Debajehmujig operates both on and off reserve: the Headquarters are located in Wiikwemkoong, and the Creation Centre is in Manitowaning, Ontario. Debajehmujig is vital as one of the few Indigenous organizations in Ontario that trains and provides mentorship for Indigenous and non-Indigenous artists through their Cultural Arts Animator Program. They also provide significant support to surrounding Indigenous communities in the arts by producing shows rooted in traditional teachings and knowledge, as well as community-oriented festivals such as the Wiikwemkoong Arts and Music Festival and Six Foot Festival.

Legacy Story Circle


On Thursday, September 10, 2020, 17 individuals came together in circle to speak to the history and goals of Debajehmujig Storytellers at their Creation Centre in Manitowaning, Ontario. 14 members of this Legacy Story Circle included staff and alumni of Debajehmujig Storytellers.

Funding challenges

The Legacy Story Circle spoke extensively to the process of developing the Creation Centre, and the challenges that came with it. The Creation Centre took eight years to fully complete. While Debajehmujig secured support from multiple funders, it remained challenging to raise the remaining 25% needed to complete the project, as there was little investment at the time in funding Indigenous creative spaces. FedNor provided additional bridge financing which helped to complete the build. In the final years of the capital campaign, Debajehmujig increased donor contributions from local organizations.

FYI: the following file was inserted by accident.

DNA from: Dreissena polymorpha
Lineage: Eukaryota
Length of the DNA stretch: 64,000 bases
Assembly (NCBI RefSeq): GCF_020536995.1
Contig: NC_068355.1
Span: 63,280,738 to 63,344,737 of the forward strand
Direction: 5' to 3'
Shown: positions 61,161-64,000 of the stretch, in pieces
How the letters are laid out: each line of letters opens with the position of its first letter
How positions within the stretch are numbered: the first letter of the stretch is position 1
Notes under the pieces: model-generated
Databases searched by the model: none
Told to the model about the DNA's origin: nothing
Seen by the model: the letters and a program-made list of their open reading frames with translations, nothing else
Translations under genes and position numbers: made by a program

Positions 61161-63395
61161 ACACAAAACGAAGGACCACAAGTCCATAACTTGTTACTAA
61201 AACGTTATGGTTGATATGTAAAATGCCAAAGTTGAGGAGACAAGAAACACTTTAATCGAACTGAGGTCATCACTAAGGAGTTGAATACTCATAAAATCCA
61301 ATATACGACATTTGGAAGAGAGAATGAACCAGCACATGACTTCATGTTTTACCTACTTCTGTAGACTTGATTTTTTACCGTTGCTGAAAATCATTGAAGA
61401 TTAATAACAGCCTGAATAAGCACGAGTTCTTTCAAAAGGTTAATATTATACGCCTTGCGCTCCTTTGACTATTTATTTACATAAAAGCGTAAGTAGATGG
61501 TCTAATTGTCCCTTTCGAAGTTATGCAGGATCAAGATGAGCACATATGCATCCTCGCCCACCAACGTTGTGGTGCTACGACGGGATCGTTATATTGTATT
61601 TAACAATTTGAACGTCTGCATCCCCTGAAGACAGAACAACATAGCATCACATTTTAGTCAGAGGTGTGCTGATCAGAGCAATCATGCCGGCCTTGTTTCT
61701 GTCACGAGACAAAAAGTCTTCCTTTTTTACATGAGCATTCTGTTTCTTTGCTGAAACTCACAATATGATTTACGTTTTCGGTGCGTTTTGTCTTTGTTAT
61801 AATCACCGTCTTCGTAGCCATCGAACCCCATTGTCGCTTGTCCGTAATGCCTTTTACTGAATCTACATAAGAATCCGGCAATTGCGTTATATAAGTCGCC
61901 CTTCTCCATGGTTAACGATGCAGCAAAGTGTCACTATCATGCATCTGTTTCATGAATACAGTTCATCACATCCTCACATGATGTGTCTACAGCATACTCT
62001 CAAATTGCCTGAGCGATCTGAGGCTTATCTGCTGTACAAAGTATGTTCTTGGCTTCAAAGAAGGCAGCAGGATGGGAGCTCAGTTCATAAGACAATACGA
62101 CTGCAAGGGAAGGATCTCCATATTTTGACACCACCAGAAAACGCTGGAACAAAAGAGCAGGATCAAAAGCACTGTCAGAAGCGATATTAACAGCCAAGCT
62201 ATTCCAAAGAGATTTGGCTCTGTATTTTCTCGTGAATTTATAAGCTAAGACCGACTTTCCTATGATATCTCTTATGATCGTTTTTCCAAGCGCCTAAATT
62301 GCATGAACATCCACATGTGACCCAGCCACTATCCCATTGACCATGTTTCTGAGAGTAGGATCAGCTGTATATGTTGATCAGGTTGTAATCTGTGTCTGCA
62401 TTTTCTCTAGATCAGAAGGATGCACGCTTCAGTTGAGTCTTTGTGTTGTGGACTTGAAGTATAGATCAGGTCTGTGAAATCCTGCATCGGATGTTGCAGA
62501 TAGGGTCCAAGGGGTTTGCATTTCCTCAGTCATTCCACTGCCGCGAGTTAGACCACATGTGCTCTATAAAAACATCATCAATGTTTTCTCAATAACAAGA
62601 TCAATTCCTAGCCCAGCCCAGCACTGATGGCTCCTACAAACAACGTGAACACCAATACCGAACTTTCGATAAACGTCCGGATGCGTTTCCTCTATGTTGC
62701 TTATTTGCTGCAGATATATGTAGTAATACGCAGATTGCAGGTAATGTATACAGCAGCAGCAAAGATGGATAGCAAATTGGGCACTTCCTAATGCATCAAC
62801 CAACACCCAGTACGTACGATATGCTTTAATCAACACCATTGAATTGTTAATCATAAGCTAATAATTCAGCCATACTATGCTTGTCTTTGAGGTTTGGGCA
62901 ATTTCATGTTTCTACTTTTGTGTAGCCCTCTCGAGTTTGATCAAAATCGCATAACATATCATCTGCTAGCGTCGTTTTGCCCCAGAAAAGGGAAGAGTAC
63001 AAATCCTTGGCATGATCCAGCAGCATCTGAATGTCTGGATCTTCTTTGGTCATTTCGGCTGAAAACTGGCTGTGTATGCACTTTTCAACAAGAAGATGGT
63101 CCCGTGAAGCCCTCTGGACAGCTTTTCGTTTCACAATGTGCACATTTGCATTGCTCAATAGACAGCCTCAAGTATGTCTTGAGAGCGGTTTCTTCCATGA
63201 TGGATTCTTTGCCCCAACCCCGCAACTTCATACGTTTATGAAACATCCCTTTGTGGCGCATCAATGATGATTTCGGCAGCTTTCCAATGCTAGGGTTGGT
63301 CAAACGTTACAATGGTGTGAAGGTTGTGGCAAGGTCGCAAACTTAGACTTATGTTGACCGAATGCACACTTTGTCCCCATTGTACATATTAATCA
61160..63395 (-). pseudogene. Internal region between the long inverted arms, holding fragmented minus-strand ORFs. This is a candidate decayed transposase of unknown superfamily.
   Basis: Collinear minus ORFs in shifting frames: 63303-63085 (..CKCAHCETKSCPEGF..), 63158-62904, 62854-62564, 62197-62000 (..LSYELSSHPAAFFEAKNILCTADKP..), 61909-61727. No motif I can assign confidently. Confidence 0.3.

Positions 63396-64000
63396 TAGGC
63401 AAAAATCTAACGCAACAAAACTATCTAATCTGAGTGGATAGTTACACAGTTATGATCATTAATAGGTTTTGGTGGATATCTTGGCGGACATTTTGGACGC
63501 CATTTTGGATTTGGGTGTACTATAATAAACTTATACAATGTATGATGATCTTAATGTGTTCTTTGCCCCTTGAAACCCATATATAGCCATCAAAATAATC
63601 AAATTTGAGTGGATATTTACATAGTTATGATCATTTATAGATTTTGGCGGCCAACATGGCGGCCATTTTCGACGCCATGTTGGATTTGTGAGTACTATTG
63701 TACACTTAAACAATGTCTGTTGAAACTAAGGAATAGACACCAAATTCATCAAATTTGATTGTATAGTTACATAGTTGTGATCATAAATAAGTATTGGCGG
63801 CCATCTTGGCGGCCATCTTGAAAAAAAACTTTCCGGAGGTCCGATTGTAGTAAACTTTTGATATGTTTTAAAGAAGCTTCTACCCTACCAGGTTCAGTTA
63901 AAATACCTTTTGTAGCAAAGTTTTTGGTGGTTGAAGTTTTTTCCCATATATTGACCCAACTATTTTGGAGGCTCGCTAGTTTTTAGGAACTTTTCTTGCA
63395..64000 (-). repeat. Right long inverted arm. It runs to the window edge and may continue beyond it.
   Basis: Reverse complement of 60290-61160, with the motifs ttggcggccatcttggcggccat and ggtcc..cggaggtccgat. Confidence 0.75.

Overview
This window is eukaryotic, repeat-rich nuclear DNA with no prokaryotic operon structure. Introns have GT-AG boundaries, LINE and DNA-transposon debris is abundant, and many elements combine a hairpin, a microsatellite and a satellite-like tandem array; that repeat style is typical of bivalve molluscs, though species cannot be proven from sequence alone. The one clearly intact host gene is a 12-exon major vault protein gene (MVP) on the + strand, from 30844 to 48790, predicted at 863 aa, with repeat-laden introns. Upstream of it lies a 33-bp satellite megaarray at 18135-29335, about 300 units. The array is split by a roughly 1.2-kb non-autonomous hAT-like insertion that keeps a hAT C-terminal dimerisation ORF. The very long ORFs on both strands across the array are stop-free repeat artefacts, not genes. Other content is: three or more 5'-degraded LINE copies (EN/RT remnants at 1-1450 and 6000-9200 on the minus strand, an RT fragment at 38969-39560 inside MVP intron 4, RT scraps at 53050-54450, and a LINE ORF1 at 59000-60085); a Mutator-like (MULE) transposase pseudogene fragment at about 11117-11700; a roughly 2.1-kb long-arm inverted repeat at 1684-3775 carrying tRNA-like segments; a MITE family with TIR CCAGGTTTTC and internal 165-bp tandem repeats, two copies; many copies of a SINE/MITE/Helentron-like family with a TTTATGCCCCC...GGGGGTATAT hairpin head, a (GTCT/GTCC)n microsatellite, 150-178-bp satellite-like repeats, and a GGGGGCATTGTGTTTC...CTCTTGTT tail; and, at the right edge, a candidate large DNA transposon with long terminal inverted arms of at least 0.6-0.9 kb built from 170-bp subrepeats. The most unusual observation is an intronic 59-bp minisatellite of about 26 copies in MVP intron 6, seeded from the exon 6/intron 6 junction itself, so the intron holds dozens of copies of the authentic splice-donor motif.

Current needs of Debajehmujig


Debajehmujig has undertaken the role of “educator” of Indigenous knowledge and culture to settler communities; but they want to align resources to support more programs for Indigenous artists and communities. The Circle expressed a need to engage with more communities in northern Ontario, as Debajehmujig faces challenges being in a northern community that is not easily accessible via public transit. Artists must travel by car to get to the Creation Centre from the Wiikwemkoong reserve.

The Circle spoke to a need for increased staffing as well as funding to better support students in the Cultural Arts Animator Program. As the program grows, there is a need for more artists at Debajehmujig to teach students.

Vision for the future

The Circle touched on Debajehmujig’s vision for future work, with a focus on virtual formats. Debajehmujig is currently engaging with a digital adoption strategy; this involves gathering, brainstorming, and creating digital solutions for continuing operations virtually during the pandemic. For example, staff brainstorm how certain components in a stage show could be live streamed. They have utilized this strategy when taking events virtual, such as their Six Foot Festival.

At the time of the Legacy Story conversation, Debajehmujig was engaged in developing a new Strategic Plan. The Circle found this opportunity to gather and share Debajehmujig’s story helpful in reminding everyone of their history and goals for the future. The strategic plan includes plans to renovate Debajehmujig’s Headquarters space located in a portable trailer on reserve in Wiikwemkoong.